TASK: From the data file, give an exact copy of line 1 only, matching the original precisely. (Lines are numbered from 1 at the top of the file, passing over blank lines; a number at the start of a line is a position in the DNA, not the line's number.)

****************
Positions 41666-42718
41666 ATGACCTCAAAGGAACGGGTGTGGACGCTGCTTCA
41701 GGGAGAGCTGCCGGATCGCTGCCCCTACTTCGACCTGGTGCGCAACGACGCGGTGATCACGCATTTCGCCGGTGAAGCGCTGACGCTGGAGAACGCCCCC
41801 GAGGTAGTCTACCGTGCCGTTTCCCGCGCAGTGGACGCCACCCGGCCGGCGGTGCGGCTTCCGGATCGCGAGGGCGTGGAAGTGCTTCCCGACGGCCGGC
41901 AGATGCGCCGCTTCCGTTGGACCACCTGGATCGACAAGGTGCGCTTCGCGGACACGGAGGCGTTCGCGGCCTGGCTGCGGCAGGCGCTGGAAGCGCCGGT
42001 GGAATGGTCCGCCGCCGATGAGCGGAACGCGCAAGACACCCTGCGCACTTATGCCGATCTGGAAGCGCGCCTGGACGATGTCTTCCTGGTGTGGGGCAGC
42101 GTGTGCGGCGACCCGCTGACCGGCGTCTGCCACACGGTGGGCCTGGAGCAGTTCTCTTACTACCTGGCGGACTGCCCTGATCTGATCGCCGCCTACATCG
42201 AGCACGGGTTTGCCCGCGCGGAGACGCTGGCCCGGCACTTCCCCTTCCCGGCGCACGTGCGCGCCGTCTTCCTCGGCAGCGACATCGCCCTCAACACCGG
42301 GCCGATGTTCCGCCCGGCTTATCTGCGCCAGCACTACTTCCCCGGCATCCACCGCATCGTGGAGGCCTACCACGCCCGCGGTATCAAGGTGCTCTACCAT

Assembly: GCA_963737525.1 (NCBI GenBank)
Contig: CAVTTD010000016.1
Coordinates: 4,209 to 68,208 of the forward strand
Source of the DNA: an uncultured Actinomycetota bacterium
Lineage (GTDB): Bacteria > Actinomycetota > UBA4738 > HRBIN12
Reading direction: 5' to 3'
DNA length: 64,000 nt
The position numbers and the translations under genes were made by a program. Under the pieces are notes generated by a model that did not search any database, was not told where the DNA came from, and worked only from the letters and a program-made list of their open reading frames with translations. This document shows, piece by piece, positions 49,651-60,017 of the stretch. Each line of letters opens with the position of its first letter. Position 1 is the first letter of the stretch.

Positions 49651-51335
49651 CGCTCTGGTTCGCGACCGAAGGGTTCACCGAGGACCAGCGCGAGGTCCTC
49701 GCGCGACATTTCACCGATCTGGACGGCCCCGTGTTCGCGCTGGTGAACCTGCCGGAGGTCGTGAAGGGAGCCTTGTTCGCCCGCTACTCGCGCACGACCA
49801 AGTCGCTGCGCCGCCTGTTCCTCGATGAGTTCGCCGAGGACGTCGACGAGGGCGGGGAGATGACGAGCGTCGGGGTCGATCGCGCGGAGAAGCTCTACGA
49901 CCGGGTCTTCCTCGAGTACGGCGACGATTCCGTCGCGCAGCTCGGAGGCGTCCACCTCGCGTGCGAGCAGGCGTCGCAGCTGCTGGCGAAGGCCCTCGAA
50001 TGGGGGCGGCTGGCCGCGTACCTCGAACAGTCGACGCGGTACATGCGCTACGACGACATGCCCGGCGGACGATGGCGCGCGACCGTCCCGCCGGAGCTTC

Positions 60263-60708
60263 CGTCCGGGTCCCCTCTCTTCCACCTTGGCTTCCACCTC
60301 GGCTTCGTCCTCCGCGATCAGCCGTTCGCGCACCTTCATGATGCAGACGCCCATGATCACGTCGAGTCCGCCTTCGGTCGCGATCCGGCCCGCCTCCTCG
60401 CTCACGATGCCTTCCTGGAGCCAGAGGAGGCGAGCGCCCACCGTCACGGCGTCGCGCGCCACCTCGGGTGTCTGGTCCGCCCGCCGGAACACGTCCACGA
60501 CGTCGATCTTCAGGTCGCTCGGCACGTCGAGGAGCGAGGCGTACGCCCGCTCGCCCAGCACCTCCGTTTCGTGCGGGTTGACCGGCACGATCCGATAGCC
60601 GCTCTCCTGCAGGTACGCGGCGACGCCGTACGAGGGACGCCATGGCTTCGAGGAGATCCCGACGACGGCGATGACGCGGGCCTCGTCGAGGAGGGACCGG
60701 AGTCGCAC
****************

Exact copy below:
Positions 41666-42718